State membership in GRECO is open on an equal footing to all 47 member states of the Council of Europe and to non-member states, particularly those who participated in GRECO’s establishment. Briefly, there two ways a country can join GRECO:
- a state can make a request (to the Committee of Ministers) to accede to the agreement establishing GRECO. Once invited to join, the Member State commits fully to the GRECO evaluation process and to apply the Twenty Guiding Principles for the Fight Against Corruption.
- a state is automatically a member of GRECO when it signs one of the two conventions - the Criminal Law Convention on Corruption and the Civil Law Convention on Corruption – and they enter into force with respect to that country.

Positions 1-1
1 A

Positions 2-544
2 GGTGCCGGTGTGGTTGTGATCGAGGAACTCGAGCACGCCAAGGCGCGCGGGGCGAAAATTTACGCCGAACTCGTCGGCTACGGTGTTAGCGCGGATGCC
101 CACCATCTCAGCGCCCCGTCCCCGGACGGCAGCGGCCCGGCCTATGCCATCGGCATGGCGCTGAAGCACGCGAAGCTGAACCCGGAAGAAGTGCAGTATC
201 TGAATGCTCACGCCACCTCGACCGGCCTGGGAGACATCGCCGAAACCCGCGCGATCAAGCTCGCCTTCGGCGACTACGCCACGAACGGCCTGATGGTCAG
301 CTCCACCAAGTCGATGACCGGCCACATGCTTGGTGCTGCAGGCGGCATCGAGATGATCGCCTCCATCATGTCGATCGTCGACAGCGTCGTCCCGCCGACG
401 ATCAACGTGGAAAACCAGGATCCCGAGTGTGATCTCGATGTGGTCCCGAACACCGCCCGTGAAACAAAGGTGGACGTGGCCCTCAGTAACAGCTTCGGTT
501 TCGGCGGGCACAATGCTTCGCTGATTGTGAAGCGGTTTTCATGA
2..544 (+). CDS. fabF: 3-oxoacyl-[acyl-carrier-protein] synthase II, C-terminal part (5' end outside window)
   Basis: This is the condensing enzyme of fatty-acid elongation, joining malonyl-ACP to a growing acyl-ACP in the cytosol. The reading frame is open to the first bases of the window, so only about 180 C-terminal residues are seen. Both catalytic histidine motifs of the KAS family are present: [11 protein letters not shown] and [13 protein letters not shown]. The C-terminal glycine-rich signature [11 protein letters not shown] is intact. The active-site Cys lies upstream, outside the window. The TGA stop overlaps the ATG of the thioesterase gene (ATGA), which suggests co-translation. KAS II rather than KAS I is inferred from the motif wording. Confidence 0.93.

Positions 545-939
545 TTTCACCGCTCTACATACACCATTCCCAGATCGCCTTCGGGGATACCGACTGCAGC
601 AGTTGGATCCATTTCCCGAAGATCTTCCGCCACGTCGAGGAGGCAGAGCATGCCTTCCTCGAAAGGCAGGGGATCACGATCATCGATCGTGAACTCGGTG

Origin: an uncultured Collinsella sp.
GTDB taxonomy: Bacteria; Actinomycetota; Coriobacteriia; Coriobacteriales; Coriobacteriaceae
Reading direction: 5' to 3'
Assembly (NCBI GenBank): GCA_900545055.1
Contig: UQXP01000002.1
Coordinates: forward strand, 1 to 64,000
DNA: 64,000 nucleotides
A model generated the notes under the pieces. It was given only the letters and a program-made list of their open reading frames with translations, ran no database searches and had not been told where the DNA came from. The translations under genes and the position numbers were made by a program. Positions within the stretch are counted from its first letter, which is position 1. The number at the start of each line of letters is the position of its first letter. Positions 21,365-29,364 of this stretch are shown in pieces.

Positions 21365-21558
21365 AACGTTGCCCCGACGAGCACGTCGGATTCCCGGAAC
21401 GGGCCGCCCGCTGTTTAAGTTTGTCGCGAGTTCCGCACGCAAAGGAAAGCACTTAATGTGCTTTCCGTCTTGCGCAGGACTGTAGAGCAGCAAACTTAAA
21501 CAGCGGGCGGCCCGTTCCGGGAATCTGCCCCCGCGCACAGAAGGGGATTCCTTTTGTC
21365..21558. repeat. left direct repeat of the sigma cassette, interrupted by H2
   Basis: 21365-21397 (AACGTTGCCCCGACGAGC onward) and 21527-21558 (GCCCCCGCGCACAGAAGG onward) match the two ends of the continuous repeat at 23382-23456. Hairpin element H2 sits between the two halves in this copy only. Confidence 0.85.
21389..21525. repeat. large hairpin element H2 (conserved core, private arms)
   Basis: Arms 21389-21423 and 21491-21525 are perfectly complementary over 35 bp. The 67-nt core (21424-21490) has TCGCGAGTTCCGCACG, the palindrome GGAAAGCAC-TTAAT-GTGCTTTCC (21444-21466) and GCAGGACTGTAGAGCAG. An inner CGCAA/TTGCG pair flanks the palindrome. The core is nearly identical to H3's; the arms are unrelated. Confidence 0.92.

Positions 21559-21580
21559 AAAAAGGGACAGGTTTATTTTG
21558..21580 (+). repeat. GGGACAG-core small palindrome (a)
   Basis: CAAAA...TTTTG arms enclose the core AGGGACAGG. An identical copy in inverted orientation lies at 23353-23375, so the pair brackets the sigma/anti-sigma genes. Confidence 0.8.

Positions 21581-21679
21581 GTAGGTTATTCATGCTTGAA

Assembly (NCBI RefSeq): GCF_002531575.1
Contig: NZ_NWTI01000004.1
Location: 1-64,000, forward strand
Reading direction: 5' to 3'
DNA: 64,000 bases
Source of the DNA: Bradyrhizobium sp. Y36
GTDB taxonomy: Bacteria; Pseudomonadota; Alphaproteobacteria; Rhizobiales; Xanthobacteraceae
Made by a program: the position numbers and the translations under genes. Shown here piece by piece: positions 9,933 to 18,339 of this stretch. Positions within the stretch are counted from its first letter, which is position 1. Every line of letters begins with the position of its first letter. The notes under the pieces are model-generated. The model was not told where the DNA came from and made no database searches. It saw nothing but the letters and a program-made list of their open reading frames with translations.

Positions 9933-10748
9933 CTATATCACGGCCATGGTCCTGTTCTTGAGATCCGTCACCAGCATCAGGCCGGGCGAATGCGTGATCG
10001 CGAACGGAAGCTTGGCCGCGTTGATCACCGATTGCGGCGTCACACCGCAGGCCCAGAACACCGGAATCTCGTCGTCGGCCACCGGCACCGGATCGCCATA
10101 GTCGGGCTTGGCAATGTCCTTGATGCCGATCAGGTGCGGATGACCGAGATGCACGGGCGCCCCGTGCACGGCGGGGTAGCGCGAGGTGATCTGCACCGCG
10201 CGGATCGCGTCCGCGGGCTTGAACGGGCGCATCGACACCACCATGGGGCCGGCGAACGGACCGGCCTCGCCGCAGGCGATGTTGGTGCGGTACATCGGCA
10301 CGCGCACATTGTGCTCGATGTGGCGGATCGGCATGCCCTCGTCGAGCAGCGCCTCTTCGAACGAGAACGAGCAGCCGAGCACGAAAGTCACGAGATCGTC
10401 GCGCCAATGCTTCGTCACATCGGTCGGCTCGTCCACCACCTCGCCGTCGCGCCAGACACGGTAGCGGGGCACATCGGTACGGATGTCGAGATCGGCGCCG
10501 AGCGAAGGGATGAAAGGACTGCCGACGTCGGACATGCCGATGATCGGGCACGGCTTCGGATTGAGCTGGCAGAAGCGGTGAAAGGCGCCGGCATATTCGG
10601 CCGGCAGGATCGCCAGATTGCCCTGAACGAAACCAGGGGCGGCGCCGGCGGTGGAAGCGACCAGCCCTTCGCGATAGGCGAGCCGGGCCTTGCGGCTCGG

GRECO was founded by 17 members in 1999 – and now has 49 Member States. As is explained in the answer to question 8, all Member States must submit to all evaluation rounds no matter the date on which they joined.
How does the evaluation and compliance mechanism work?
The GRECO evaluation and compliance mechanism is based on a dynamic process of mutual evaluation and peer pressure. This means that Member States act as reviewers as well as being subject to a review. Further, they must submit their work to the entire group of Member States (during “plenary” sessions) before an evaluation report is adopted.
The evaluation process
Each country-specific evaluation is conducted by a team of 3 to 4 experts – nominated by the Member States - supported by the GRECO Secretariat staff. The process is divided into three main stages: